As the first grandchild born into the Mbele family living Meadowlands, Soweto, she was the apple of everyone’s eye. At the time, her mother had moved to a new marital home and she was raised by her grandmother and three aunts, all of whom took turns caring for her.
Pastor Fikile Poka says her mom had a good job working at Woolworths and she was constantly spoiled with beautiful clothes and delicious food from the high-end retailer.
"As a child I thought I never lacked anything but in hindsight I realised that our family was struggling to an extent,” she says. “My grandmother was sickly and my mom was the sole breadwinner.”
When Fikile was eight, and Soweto was at the centre of civil unrest in opposition to the apartheid government, her family sent her to stay in rural Limpopo with family friends. "I grew up around children who did not have a pair of shoes to wear to school."
“I enjoyed living in Limpopo and it was the first time I lived in a home with a father figure. They were strict and I had to quickly learn basic responsibilities,” she says. “I was taught to join the girls in the village when they went to fetch water and fire wood, I learnt how to cook and do laundry. I was no longer spoiled, instead I was taught to be a self-sufficient young woman.”
Primary school was a pleasant experience and for high school she went to a boarding school, where she made the decision to serve God. But boarding schools were shut down by the state and she had to return to Soweto to complete her matric.
Financial constraints at home meant that she had to drop out of university where she was studying IT. She tried to complete her IT degree through distance learning with UNISA, but without access to a computer, it was impossible.
“I only knew one person who had a computer and it was at their workplace, it was not feasible in the long term for me to continue going there to do my assignments,” she says. “I found a job and enrolled in Bible School for evening classes then I graduated with a higher diploma in ministerial training.”
Passionate youth leader
She was also a passionate youth leader who attracted the attention of leaders in her community because of her outgoing personality. She met the prominent Dr David Molapo and his wife Dr Mamiki at a youth conference. Her task was to welcome the prestigious family and after a chat with the couple, she was offered a job on the spot.
“What I thought was regular conversation turned out to be a job interview and a few months later I was called into the I Can Foundation owned by the family. I thought it would be a formal interview but it turned out I was there to negotiate my salary. I became a project coordinator for their church and community mobilisation programmes.”
Eventually she was promoted to the position of events coordinator and then project manager.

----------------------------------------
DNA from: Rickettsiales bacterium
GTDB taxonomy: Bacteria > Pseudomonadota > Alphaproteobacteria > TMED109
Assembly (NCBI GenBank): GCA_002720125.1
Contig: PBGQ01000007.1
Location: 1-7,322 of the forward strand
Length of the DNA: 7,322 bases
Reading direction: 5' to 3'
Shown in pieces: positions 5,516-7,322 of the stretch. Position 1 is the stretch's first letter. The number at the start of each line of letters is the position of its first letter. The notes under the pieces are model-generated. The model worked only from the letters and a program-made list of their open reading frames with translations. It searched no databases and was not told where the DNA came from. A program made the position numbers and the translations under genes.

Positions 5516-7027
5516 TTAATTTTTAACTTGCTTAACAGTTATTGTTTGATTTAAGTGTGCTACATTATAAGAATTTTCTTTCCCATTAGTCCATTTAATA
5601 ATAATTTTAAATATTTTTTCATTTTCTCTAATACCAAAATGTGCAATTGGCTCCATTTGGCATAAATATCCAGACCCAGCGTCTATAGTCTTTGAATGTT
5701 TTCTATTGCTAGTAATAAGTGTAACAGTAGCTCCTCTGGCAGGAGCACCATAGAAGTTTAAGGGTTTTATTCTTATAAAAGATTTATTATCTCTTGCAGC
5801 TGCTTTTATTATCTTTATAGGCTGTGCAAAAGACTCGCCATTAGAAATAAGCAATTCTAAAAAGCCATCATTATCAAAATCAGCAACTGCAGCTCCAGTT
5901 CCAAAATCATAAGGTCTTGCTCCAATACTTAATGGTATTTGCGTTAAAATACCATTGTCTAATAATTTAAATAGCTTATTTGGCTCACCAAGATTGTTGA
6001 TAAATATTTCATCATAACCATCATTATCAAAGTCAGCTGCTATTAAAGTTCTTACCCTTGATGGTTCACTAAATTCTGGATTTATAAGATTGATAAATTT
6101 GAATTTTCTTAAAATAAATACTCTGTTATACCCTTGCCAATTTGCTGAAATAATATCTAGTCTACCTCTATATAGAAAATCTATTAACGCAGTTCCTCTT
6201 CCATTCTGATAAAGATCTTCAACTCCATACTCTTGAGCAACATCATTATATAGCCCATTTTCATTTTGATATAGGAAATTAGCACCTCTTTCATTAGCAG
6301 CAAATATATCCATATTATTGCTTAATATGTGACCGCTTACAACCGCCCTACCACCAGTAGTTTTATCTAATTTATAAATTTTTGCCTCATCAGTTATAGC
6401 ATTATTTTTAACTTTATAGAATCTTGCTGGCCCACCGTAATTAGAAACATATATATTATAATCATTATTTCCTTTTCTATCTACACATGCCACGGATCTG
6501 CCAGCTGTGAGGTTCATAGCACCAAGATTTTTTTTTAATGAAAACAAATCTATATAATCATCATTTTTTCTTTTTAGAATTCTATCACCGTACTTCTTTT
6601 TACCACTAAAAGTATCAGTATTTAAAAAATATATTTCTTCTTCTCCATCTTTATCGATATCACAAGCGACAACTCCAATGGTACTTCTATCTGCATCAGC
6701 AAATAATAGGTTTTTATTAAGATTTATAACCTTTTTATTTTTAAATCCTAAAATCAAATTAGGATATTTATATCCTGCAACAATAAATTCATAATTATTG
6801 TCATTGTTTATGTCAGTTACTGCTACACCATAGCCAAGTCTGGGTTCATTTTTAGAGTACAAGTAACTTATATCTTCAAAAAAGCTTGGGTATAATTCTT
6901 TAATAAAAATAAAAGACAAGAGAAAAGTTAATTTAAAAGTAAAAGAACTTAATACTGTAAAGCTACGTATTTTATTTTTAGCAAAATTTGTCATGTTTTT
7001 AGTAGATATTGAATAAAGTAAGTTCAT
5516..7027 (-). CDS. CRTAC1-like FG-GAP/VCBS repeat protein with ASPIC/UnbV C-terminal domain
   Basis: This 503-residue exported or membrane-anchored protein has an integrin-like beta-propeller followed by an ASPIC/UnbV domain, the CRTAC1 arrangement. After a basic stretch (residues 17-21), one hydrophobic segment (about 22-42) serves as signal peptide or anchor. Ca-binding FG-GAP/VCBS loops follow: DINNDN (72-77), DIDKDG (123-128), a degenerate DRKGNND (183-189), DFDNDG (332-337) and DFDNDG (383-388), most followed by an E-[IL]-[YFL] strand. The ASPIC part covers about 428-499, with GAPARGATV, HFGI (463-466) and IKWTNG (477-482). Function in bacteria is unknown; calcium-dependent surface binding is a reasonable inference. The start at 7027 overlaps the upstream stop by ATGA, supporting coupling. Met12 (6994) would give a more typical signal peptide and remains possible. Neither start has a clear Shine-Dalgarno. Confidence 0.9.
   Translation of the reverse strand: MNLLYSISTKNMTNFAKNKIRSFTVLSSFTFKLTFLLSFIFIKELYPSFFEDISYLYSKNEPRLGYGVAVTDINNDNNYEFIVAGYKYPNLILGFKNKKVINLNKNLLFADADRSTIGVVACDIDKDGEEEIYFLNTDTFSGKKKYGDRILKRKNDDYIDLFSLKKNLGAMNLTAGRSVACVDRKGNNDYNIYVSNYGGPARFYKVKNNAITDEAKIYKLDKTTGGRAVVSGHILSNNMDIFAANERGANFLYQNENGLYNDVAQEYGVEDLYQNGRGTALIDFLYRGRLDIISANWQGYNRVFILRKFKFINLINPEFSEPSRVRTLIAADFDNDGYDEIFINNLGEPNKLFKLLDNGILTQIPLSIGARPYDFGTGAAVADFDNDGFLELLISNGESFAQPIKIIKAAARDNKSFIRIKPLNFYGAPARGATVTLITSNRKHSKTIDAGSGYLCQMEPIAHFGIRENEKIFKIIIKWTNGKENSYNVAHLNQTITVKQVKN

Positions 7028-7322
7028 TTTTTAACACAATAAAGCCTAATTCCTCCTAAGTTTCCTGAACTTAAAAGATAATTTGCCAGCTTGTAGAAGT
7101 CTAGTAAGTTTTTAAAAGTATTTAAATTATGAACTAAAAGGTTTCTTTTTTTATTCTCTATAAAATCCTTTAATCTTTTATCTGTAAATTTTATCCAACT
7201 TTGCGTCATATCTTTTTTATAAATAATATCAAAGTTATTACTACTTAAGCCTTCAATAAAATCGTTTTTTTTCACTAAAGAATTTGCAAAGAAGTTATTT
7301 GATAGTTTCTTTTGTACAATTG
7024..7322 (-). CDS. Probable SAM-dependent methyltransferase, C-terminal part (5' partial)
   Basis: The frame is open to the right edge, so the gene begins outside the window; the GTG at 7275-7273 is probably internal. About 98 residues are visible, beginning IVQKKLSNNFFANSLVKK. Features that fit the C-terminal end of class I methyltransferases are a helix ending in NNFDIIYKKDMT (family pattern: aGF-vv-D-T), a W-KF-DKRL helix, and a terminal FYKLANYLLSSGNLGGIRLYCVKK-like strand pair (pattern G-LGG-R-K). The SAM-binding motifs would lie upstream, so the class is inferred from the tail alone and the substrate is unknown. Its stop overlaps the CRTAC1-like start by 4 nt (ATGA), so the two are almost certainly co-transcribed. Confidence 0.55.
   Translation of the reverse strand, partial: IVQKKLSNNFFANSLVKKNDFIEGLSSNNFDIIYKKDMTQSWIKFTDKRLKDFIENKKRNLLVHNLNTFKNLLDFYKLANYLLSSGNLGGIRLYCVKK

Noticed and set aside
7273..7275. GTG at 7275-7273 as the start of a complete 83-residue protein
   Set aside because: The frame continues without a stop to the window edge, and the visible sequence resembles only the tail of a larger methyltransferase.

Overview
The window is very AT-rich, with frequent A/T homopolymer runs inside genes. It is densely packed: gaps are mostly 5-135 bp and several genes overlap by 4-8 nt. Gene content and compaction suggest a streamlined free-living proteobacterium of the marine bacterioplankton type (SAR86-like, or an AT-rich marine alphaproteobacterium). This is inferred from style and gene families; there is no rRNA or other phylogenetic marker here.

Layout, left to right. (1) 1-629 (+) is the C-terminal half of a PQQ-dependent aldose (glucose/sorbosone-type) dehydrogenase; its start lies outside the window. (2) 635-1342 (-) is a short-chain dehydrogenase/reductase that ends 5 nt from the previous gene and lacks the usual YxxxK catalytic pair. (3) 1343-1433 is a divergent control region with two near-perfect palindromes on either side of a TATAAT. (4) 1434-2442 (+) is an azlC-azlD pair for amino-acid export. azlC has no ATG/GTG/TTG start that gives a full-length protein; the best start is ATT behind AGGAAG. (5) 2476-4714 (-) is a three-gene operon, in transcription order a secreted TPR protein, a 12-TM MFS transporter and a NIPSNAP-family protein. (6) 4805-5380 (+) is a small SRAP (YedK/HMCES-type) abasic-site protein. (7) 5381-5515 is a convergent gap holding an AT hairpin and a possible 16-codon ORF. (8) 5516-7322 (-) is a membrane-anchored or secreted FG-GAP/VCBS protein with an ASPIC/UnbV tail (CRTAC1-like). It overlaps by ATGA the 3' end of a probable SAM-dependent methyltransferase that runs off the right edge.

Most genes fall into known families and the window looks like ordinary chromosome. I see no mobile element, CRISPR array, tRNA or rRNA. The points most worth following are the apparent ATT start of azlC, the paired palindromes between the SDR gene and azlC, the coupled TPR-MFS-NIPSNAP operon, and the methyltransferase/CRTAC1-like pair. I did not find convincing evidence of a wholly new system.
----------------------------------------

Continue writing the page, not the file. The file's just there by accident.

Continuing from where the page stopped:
“Dr Molapo was grooming us to start our own businesses so I started Poka Consulting and became a consultant for the foundation,” she adds.
Once again her outstanding work and personality caught the interest of the highly influential doctor and motivational speaker, Dr John Tibane, who believed she needed to sharpen her skills and paid for her tuition to obtain a BA in Business Administration. In pursuit for further development, she obtained a diploma in project management from Damelin College.
Her ongoing work in youth leadership connected her to the team at Young and Able and they worked together on various training programmes to uplift youth in her community.
Her qualification in project management gave her an opportunity to work with people like Dr Patience Mlengana. She continued to flourish and landed a job at the Technology Innovation Agency, an initiative of the Department of Science and Technology.
While she enjoyed this work, she knew that her true calling was community work and people development and in 2020 she joined Heartlines’ church mobilisation team.
“My career highlights at Heartlines continue to be the opportunity to assist churches to gain access to great content – free!” She says. “Churches are desperate for well-researched resources centred around Christian values and the support they receive from Heartlines is incredible. It is a breath of fresh air for many church leaders because today, everyone charges for information."
Along with her work at Heartlines, Fikile runs other programmes including the Chosen Generation Children’s Academy and the Reach for Life school’s programme, and she is the provincial coordinator at the Pastor’s Wives College and Women Ministry organisation. In addition to that, she has been a radio anchor on the Christian radio station Rainbow FM.
“I often speak about the work we do at Heartlines because I believe it has the power to impact many people. I have seen how the What’s Your Story? campaign touches lives. Many people want to share their story but they don’t have a safe space where they can experience healing,” she says.
"I am excited about the What’s Your Story? schools campaign and I have a vision to see Heartlines resources becoming easily accessible through an app and social media for young people. We have a wealth of content that I believe should reach the rest of the world.”